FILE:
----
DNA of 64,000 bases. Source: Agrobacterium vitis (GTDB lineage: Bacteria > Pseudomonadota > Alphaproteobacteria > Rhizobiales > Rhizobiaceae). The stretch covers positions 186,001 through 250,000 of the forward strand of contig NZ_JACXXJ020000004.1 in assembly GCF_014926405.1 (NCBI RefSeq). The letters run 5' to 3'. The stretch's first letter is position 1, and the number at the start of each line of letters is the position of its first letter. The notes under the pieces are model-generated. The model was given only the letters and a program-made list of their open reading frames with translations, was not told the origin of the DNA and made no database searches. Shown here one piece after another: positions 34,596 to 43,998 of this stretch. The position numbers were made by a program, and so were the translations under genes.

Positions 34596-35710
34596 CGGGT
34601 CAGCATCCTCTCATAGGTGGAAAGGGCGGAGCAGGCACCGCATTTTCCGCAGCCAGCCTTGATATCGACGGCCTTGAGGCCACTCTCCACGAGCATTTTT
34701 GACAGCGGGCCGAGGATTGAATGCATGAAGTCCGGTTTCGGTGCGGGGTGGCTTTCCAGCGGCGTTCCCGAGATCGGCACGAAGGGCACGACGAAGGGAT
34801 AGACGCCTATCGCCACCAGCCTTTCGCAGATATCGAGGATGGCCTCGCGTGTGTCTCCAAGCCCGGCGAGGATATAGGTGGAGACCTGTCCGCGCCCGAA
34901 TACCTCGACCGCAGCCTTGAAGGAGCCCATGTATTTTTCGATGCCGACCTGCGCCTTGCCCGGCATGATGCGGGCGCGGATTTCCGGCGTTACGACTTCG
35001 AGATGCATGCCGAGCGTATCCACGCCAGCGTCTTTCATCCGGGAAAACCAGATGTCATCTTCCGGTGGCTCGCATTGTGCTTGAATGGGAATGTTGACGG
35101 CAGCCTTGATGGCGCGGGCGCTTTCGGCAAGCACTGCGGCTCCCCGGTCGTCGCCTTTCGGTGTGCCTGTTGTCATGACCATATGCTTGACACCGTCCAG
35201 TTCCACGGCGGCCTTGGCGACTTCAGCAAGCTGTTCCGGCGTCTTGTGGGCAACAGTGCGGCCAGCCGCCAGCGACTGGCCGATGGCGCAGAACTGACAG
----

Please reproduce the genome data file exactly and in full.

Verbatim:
DNA of 64,000 bases. Source: Agrobacterium vitis (GTDB lineage: Bacteria > Pseudomonadota > Alphaproteobacteria > Rhizobiales > Rhizobiaceae). The stretch covers positions 186,001 through 250,000 of the forward strand of contig NZ_JACXXJ020000004.1 in assembly GCF_014926405.1 (NCBI RefSeq). The letters run 5' to 3'. The stretch's first letter is position 1, and the number at the start of each line of letters is the position of its first letter. The notes under the pieces are model-generated. The model was given only the letters and a program-made list of their open reading frames with translations, was not told the origin of the DNA and made no database searches. Shown here one piece after another: positions 34,596 to 43,998 of this stretch. The position numbers were made by a program, and so were the translations under genes.

Positions 34596-35710
34596 CGGGT
34601 CAGCATCCTCTCATAGGTGGAAAGGGCGGAGCAGGCACCGCATTTTCCGCAGCCAGCCTTGATATCGACGGCCTTGAGGCCACTCTCCACGAGCATTTTT
34701 GACAGCGGGCCGAGGATTGAATGCATGAAGTCCGGTTTCGGTGCGGGGTGGCTTTCCAGCGGCGTTCCCGAGATCGGCACGAAGGGCACGACGAAGGGAT
34801 AGACGCCTATCGCCACCAGCCTTTCGCAGATATCGAGGATGGCCTCGCGTGTGTCTCCAAGCCCGGCGAGGATATAGGTGGAGACCTGTCCGCGCCCGAA
34901 TACCTCGACCGCAGCCTTGAAGGAGCCCATGTATTTTTCGATGCCGACCTGCGCCTTGCCCGGCATGATGCGGGCGCGGATTTCCGGCGTTACGACTTCG
35001 AGATGCATGCCGAGCGTATCCACGCCAGCGTCTTTCATCCGGGAAAACCAGATGTCATCTTCCGGTGGCTCGCATTGTGCTTGAATGGGAATGTTGACGG
35101 CAGCCTTGATGGCGCGGGCGCTTTCGGCAAGCACTGCGGCTCCCCGGTCGTCGCCTTTCGGTGTGCCTGTTGTCATGACCATATGCTTGACACCGTCCAG
35201 TTCCACGGCGGCCTTGGCGACTTCAGCAAGCTGTTCCGGCGTCTTGTGGGCAACAGTGCGGCCAGCCGCCAGCGACTGGCCGATGGCGCAGAACTGACAG